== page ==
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Forward Contract: Features, functionality and examples

Derivatives are financial contracts made between two or more parties that derive their value from an underlying asset. They are typically used to hedge an option, give leverage to holdings or speculate on the directional movement of an underlying asset. A forward contract is a derivative instrument that aids in mitigating risks while trading. In this article, we will look at what is forward contract, its functionality, features and types to get a thorough understanding of this financial instrument. 

What is a forward contract?

A forward contract refers to a contract made by two parties to purchase or sell an underlying asset at a fixed price on a particular date in the future. The term forward is used because the contract is made for a transaction in the future. 

The value of the forward contract is determined based on the value of the underlying assets such as currencies, commodities or stocks and so the forward contract acts as a derivative. 

The forward contract differs from the options contract in that both parties in this contract are obligated to execute the transaction and take delivery of the underlying asset. The forward contract is an over-the-counter derivative since they are not traded on a centralised exchange. 

The two types of forward contracts are fixed-date forward contracts and option forward contracts. 

Additionally, another thing to keep in mind is that the forward contracts are negotiated privately, without an intermediary which is why they are relatively more customisable compared to standard derivatives contracts. 

How does forward trading work? 

Two parties enter a forward contract because of their opposing views on the underlying asset’s future price. The first party, the buyer, believes that the price of the underlying asset will rise in the future and therefore agrees to purchase it at a predetermined price to make profits based on the price difference.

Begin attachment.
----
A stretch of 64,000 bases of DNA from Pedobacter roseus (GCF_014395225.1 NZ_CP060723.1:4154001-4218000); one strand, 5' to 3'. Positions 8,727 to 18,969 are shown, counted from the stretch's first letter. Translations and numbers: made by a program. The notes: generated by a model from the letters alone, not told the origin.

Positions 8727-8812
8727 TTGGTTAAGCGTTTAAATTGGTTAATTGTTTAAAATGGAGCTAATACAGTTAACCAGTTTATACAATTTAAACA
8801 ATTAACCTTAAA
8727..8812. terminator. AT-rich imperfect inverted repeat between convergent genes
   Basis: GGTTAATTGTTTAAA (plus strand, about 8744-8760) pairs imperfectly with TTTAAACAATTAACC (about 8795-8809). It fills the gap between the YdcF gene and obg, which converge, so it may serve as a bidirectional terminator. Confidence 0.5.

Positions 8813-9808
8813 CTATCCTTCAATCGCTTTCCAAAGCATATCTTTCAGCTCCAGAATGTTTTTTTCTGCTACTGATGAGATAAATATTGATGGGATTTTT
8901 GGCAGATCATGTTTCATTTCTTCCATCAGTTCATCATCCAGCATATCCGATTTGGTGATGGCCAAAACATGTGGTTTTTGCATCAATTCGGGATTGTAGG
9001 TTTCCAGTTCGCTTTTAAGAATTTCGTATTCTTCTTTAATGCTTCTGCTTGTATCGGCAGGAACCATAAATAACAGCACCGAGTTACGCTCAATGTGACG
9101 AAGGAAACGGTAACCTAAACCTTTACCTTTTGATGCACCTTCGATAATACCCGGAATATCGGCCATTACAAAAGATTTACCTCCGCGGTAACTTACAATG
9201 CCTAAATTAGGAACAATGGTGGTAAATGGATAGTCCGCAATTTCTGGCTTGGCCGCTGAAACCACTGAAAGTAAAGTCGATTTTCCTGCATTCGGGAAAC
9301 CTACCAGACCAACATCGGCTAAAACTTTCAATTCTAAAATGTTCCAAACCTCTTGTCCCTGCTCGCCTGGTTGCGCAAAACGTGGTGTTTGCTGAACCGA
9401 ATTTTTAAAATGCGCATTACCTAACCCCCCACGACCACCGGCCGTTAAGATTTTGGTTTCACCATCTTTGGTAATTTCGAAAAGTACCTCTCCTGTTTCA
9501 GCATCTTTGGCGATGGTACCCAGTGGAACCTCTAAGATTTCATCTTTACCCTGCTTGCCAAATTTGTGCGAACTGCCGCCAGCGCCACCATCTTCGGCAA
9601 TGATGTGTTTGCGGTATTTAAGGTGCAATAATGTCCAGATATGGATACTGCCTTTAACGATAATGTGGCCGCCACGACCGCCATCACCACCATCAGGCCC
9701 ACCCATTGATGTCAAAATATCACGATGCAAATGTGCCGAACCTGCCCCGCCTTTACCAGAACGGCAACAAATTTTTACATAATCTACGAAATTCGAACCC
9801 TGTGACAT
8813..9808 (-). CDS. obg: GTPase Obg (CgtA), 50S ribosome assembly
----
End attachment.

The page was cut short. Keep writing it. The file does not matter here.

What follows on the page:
The other party, the seller, believes the contrary that the price of the underlying asset will fall shortly and they desire to cut down losses by locking in at a predetermined price. Now based on the market performance and price fluctuations, there can be three scenarios: 

The price of the underlying asset rises

In this scenario, the buyer’s prediction comes true and they can sell the underlying asset at a higher value. The delivery of the underlying asset is executed by paying the lower predetermined price in the contract and selling it in the open market. 

The profit of the buyer equals the difference between the current underlying asset value and the locked-in price at which the buyer purchased it. 

The pierce of the underlying asset falls

In this scenario, the seller’s prediction comes true and they benefit from the sale made via the forward contract. Even though the price of the underlying asset has fallen, the seller can sell it at a higher price than its current value. 

The profit of the seller equals the difference between the actual price of the underlying asset and the price at which the seller sells it. 

The price of the underlying asset remains unchanged

In this scenario, the prediction made by neither of the parties comes true and hence, there is a no profit no loss situation for both the parties. 

Forward contract example 

Let us better understand the concept by considering a forward contract example